May 28th brings another Disney Pixar movie, which means I’m excited. Up has garnered a lot of positive pre-release reviews, which I’m sure everybody is shocked to hear. They have gone 9 for 9 on great movies, and when it comes to original imagination, Pixar can’t be beat. Their whole film-making philosophy is awesome. There are no bad ideas to them; they make everything work. And they make it work well.
But what about the other half of that partnership? That is, the Disney half. Outside of their live action films (both good and god-awful), what’s up with Disney animation? Bolt was respected by the critics, the first CGI movie made only by Disney to really do that. In fact, it’s the first animated movie in a while that has given Disney any sort of success without attaching the Pixar name (I might be mistaken, but I can’t think of any. The only recent movie I can think of is Chicken Little, which… Well, you know). So what is the company doing now?
Awesome things, that’s what. Remember the Disney Renaissance? Of course you do. Especially if you’re my age, because we grew up in it. It started with The Little Mermaid and took off from there, releasing great movie after great movie, as its affiliate Pixar does now. Beauty and the Beast, Aladdin, The Lion King, Tarzan, Mulan, Hercules, even the least respected of the bunch Pocahontas had some good ideas and moving moments. Then we seemed to hit a wall. We got The Emperor’s New Groove which was entertaining, I suppose, but not memorable. Treasure Planet, Brother Bear, and Atlantis fell flat. Lilo and Stitch was the only movie released to achieve high critical acclaim as well as any sort of financial success. What’s the company to do? What they do best. They’re going back to the basics.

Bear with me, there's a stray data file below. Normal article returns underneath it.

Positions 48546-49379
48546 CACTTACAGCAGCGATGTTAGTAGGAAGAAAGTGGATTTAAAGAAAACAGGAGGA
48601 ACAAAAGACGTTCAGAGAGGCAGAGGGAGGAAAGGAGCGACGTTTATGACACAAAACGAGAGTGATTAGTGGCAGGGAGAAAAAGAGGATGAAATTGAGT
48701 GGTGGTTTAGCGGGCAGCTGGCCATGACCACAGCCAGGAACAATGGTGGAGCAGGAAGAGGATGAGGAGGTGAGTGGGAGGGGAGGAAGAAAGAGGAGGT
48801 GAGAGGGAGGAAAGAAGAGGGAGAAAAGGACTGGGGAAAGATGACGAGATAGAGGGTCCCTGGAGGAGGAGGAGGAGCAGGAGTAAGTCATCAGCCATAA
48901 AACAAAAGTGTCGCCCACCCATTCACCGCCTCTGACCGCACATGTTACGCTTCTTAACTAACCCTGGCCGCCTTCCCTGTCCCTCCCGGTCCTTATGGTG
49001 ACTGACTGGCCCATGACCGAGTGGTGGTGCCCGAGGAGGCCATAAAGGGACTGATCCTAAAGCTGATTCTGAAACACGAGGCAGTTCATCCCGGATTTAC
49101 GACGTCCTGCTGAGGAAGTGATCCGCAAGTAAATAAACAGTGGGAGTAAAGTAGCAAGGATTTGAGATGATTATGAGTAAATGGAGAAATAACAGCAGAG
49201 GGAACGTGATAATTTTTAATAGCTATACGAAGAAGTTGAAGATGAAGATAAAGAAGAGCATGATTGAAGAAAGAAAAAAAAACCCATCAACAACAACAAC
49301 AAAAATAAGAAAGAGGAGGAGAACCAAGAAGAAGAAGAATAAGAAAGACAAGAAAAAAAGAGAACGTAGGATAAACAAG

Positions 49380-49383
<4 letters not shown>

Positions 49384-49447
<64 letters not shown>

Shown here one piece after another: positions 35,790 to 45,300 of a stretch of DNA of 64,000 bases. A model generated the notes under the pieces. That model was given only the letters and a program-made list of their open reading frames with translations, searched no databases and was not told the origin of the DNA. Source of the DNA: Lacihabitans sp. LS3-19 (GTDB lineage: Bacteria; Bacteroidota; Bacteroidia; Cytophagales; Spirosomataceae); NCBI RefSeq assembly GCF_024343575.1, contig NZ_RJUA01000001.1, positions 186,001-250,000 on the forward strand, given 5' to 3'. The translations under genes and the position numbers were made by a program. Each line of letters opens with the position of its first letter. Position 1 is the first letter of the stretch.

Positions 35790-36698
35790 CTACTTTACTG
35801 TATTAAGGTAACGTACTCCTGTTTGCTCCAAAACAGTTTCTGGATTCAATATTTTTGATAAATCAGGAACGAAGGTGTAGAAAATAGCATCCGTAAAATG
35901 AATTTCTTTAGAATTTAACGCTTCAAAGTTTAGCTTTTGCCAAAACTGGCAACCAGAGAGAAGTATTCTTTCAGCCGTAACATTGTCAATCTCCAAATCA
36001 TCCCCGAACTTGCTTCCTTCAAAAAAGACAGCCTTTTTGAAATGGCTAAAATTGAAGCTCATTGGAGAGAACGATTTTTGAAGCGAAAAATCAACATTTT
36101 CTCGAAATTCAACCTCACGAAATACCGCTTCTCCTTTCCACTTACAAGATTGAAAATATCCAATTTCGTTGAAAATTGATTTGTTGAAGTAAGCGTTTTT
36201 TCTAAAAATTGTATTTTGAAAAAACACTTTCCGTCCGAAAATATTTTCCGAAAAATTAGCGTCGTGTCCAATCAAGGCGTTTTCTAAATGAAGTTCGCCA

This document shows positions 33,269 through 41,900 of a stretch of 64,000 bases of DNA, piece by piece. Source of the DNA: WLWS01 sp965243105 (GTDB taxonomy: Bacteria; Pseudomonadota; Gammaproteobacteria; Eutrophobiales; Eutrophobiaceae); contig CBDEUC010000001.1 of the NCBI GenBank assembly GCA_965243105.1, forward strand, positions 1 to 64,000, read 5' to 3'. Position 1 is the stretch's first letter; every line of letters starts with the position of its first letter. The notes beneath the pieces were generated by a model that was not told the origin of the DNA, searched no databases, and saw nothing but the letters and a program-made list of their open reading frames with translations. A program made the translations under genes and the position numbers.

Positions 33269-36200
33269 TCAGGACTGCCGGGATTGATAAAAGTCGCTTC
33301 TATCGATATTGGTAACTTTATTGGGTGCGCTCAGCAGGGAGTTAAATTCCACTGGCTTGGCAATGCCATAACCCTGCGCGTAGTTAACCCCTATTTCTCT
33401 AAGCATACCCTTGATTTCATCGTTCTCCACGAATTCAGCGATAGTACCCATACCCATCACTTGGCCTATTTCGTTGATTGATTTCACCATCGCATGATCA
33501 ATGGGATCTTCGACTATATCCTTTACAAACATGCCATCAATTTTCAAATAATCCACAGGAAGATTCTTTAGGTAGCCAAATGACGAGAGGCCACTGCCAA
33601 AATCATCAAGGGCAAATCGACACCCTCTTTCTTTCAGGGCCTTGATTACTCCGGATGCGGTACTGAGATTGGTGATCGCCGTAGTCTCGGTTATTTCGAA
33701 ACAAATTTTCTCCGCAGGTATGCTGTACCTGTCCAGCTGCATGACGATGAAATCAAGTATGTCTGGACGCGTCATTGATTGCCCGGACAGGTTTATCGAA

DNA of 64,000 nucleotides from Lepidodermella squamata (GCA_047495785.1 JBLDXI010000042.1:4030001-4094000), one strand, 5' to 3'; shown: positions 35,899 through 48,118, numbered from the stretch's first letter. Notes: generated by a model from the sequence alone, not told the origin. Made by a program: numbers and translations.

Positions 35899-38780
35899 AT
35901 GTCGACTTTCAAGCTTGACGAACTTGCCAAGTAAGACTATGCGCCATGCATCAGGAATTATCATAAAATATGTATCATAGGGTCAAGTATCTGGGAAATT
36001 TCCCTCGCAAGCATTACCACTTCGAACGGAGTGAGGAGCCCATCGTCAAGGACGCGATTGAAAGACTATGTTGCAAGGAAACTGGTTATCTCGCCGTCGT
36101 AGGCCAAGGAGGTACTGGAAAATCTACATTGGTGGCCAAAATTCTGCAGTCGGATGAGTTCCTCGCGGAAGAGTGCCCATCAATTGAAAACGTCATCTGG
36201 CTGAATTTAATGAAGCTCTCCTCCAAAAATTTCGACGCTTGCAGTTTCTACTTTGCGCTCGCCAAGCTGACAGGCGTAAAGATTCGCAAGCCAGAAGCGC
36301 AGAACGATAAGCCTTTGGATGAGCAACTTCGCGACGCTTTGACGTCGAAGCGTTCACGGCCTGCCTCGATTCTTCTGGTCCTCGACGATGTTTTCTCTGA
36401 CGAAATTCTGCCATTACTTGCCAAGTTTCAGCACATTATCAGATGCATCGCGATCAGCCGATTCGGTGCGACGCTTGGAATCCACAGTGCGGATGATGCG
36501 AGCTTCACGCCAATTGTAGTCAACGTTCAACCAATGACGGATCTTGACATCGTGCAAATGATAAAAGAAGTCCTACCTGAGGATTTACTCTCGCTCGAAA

This holiday season they’re releasing The Princess and the Frog, the classic fairytale set in a Cajun themed Louisiana. Despite some unneeded controversy (it stars Disney’s first Black princess), the film is on its, ahem, hind legs and is looking strong. The first official preview was released recently, and is embedded here:
It’s a return to the classic, hand-drawn, musical Disney movie. It has been rumored that the 2-D animation style was dead, but I think this film will prove that false. We’ve just been waiting for a really good, well-made 2-D film. Those aforementioned didn’t quite do the trick. I think this one will.
Next year they’re releasing Rapunzel. I was always surprised they hadn’t made this movie already, but it’s nice to know there are still some classic fairy-tales left for them to put the Disney spin on. Rapunzel has an interesting animation style that blends the 2D with the computer imaging. It looks like the perfect balance of the old and the new, and while little has been released about this movie, it looks like it could aid in bringing Disney animation back into the limelight.